Technology evolution and the Gemini laser

 The progression of technology in our world is amazing. I was recently talking with some friends and we were discussing the changes that we’ve seen since our college years. We were all pretty stunned by the changes that have taken place. When you think about it, technology has not only made our lives a lot easier in a lot of ways, but it’s also made our access to technology a lot less expensive.

The progression of technology in our world is amazing. I was recently talking with some friends and we were discussing the changes that we’ve seen since our college years. We were all pretty stunned by the changes that have taken place. When you think about it, technology has not only made our lives a lot easier in a lot of ways, but it’s also made our access to technology a lot less expensive.

Here are a few examples we came up with:

Long-distance calling. Remember when we paid to place calls outside our local area code or state? One friend reminded us of an ad campaign by Sprint that introduced spokesperson Candice Bergen as “The Dime Lady,” because the company had dropped their long-distance rates to 10 cents per minute!

Mobile phones. I lamented to them that my first “car phone” was only $1,200. This high-tech device was actually hardwired into my car so it wasn’t portable. It also took techs eight hours to install it. Oh, and I had one hour of free talk time before the rate went to 50 cents per minute. For those of you a tad younger than me, the “car phone” was replaced by the infamous “bag phone” three or four years later.

Fax machines. These things were several hundred dollars, produced barely legible copy and required a separate business phone line (which was of course much more expensive than a residential line).

So, what does this have to do with lasers and laser usage in our profession? Simply put, just like technology has advanced to give us affordable and amazingly powerful tech at our very fingertips, clinical lasers have evolved tremendously. As an example of the advances these incredible devices have made, let’s look at one of the newest on the market, the Ultradent Gemini.

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Shrinking costs

I’ve been working with lasers in a clinical setting for more than 20 years. When I first began my laser quest, the prices were substantial. Back in the late 90s, purchasing a diode laser was an investment that a practice really had to think about. Prices back then were universally over the $20,000 mark, which was an impediment for a lot of offices. Doctors who investigated the product category understood the clinical advantages of the devices, but many had a hard time justifying the cost.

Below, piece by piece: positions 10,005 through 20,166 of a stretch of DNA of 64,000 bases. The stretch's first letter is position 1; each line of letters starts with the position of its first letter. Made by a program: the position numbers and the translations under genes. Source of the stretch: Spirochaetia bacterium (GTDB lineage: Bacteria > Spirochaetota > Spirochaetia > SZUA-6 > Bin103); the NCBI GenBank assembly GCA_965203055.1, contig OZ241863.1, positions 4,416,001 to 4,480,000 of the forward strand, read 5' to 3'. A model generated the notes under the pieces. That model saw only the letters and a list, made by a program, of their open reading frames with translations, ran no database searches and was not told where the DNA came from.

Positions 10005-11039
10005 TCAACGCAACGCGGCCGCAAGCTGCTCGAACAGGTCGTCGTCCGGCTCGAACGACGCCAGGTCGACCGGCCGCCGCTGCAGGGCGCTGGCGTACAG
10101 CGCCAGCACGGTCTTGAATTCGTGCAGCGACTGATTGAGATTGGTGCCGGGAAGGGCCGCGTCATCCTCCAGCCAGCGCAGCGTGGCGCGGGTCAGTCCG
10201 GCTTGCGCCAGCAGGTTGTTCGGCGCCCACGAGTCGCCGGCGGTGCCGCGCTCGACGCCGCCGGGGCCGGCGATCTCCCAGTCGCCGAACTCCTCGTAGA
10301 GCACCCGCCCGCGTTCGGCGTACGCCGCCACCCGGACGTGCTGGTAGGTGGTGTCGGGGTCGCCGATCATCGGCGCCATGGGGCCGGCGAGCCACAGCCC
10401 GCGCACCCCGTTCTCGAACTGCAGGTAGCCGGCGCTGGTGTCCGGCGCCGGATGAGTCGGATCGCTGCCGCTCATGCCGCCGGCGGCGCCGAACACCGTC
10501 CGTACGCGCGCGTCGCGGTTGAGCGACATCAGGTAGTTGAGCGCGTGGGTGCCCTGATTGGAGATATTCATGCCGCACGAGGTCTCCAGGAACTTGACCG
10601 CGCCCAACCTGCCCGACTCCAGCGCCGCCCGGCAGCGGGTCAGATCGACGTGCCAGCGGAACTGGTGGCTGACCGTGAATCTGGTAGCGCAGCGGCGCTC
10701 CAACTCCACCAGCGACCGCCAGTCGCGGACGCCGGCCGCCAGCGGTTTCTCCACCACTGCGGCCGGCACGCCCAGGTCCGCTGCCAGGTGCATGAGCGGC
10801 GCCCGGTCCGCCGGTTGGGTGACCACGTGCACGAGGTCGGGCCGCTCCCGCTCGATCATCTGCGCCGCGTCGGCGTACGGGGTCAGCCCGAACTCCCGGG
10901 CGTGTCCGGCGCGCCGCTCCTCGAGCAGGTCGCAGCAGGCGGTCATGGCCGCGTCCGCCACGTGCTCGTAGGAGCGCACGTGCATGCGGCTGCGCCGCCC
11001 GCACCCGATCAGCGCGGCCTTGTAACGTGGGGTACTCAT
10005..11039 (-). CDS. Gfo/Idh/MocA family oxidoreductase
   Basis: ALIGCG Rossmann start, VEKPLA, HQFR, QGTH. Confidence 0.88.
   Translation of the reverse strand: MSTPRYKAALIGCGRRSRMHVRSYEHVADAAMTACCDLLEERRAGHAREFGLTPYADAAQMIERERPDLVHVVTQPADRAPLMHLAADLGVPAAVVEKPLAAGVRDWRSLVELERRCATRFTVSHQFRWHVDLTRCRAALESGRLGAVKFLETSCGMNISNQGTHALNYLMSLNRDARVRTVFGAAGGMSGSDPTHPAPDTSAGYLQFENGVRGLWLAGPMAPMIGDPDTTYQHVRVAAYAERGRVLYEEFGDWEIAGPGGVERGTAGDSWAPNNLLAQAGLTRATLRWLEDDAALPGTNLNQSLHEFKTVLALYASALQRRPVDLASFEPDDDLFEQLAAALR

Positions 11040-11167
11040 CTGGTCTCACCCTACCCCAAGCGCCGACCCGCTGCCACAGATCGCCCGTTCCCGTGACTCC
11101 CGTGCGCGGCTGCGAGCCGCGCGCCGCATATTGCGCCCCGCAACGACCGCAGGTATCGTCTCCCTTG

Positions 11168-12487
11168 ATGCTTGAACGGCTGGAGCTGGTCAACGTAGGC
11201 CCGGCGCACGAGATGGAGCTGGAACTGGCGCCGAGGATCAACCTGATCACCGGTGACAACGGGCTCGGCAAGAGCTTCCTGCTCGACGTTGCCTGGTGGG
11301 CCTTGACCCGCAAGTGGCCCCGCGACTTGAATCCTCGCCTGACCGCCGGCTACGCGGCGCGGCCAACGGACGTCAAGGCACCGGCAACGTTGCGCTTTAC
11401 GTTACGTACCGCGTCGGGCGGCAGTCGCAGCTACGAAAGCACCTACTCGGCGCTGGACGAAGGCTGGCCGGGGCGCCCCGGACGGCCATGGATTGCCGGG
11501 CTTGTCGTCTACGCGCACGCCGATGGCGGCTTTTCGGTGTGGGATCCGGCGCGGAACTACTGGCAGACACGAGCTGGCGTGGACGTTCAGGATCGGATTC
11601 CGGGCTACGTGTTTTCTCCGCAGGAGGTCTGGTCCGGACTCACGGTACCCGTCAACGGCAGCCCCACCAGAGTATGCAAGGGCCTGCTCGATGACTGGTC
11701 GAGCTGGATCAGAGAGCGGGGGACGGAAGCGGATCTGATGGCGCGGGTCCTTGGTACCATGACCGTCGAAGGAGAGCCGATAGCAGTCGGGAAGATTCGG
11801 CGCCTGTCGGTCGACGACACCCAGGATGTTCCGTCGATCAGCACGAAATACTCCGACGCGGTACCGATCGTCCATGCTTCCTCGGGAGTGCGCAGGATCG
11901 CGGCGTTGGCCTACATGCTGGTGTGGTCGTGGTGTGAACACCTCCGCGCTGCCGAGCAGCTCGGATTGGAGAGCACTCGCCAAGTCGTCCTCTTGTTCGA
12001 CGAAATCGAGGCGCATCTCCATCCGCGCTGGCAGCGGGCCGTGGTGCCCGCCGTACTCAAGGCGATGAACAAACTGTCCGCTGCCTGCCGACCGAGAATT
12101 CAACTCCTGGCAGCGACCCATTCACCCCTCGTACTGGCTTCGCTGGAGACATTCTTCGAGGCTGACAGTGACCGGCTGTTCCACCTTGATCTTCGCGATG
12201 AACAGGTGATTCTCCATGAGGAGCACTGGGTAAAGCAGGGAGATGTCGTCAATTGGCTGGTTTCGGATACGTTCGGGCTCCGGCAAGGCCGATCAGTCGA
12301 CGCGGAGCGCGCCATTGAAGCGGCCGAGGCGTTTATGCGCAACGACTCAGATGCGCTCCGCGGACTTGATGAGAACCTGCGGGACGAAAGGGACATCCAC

Fast forward to today and diode laser prices have fallen over 50 percent.  What was at one time an extravagance has now entered the financial zone of affordability.

The Gemini is perhaps the most sophisticated diode laser on the market today and yet it costs less than $8,000.

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Shrinking footprints

Something else that has changed dramatically in the last 20 years is the size of our electronic devices, diode lasers included. The diode laser of the late 90s was about the size of a large video projector with a weight of over 10 pounds. Due to the size and weight, these were cart-based devices, which necessitated them being wheeled into a treatment area whenever they were needed. Not convenient and definitely a hassle.

The Ultradent Gemini is a mere 6.7 inches long x 5 inches wide x 10.1 inches tall. 

The height is something well worth having as the Gemini possesses the best screen of any dental device I’ve ever seen. It has a transparent electroluminescent display that projects the needed information onto a glass screen. The appearance of the screen is so stunning that I have gotten into the habit of always turning the unit on where the patient can see it. When the screen begins to glow, I never fail to get a positive reaction.